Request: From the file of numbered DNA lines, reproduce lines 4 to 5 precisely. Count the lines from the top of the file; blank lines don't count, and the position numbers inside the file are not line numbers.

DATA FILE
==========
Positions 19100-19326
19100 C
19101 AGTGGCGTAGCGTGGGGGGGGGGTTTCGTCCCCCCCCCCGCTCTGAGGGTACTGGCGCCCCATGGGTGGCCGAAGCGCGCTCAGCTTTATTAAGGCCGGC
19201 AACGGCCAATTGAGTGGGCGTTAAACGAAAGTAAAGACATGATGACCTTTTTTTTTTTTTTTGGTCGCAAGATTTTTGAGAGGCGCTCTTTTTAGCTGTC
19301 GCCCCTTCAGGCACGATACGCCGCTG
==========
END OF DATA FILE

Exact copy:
19201 AACGGCCAATTGAGTGGGCGTTAAACGAAAGTAAAGACATGATGACCTTTTTTTTTTTTTTTGGTCGCAAGATTTTTGAGAGGCGCTCTTTTTAGCTGTC
19301 GCCCCTTCAGGCACGATACGCCGCTG